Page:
In 2006, the U.S. Air Force and the PAF came together for an exercise in Southwest Asia, said Capt. Lisa Spilinek, the 9th Air Force and U.S. Air Forces Central media operations officer. Since then, they have participated in normally scheduled exercises in that area, to improve U.S. and Pakistani interoperability and security relationships, and to demonstrate the U.S. resolve to support the security and humanitarian interests of friends and allies in the region.

"Since that exercise, the continued engagement we have had with the PAF shows our commitment to them and how important and strategic our relationship is," said Col. Don Godier, the 20th FW vice commander and the Exercise Red Flag 10-4 Air Expeditionary Wing commander.

"The spinoff of enhanced mutual respect and appreciation for one another is what has lead to continued engagements and up to Red Flag," Captain Saeed added.

"The 20th FW sent the 77th (Fighter Squadron) to participate in that 2006 exercise in support of the 9th Air Force engagement strategy focus and helped serve as a foundation for improving the interoperability between the two air forces," said Colonel Godier, who was also the 77th FS commander at that time. "During Red Flag 10-4, the 77th FS received the opportunity to fly again with the 9th FS from Pakistan, the same squadron they flew with in 2006, continuing the relationship."

Red Flag 10-4 gave both air forces the opportunity to learn and grow from each other through the opportunity to understand each other better culturally and professionally, Captain Saeed said. Both aspects are crucial for working on common objectives.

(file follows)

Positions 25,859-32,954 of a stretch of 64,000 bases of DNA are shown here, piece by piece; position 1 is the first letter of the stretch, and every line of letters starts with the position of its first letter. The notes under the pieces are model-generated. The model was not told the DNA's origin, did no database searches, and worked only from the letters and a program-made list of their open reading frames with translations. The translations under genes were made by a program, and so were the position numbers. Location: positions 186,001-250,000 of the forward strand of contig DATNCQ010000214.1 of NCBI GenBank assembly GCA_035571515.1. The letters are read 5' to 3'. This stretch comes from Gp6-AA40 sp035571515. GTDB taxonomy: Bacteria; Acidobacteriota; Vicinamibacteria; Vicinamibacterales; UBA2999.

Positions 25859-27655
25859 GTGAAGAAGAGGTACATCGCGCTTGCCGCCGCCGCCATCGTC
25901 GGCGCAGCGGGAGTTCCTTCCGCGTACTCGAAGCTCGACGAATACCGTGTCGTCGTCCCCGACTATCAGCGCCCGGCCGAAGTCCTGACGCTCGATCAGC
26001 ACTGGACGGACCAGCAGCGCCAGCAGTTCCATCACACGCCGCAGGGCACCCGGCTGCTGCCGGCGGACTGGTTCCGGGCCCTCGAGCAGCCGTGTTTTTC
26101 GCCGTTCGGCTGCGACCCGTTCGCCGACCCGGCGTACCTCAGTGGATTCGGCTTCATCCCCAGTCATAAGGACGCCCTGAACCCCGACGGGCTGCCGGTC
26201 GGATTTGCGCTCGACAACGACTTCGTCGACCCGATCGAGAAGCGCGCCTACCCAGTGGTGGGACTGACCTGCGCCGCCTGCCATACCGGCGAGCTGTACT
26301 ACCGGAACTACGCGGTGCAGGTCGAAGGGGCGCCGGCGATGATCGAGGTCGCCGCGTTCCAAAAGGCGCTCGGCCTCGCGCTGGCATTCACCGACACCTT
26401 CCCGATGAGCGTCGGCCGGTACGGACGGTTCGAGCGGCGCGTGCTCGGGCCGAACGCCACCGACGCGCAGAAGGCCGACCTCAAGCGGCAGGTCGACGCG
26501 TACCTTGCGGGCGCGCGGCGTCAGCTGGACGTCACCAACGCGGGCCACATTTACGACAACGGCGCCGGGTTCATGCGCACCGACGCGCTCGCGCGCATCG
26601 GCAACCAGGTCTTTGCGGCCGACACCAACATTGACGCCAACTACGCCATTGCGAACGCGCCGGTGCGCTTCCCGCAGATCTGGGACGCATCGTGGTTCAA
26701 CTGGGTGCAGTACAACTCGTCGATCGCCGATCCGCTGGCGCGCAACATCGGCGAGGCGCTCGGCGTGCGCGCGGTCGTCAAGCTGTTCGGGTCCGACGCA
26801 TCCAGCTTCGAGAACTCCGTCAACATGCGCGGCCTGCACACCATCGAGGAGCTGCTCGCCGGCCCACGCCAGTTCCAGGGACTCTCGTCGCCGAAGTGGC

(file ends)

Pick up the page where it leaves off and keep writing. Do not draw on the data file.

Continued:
"The PAF's participation in this world-class exercise helps to build international air force cooperation, interoperability and mutual support," said Navy Vice Adm. Michael LeFever, the U.S. Department of Defense representative to Pakistan. "It is also significant as both a tangible and symbolic demonstration of the deepening U.S.-Pakistan strategic relationship."

"There is definitely a history between us and the PAF," said Capt. Max Johnson, a 77th FS F-16 pilot. "A couple of the Pakistani pilots recognized our patch and were asking us about a lot of the pilots from 2006."

Captain Johnson said he was surprised at the lack of the cultural barrier between them.

"Originally, some of us were expecting a language barrier working with (the Pakistani airmen)," the pilot said. "But, they all knew English very well. We were able to joke around with them and understand each other's jokes."

On top of all this, Red Flag gave PAF members the unique opportunity to deploy their assets and personnel halfway around the world, Captain Saeed said. It also helped provide them a contemporary air combat training environment for their less experienced aircrew.

Training together with coalition forces helps with understanding and communication, Colonel Godier said. It helps improve the effect and efficiency as combat air forces.

"Our participation together in this exercise has been not only valuable, but essential in that coalition forces are the key to success," Colonel Godier said. "It has been a long process of working together."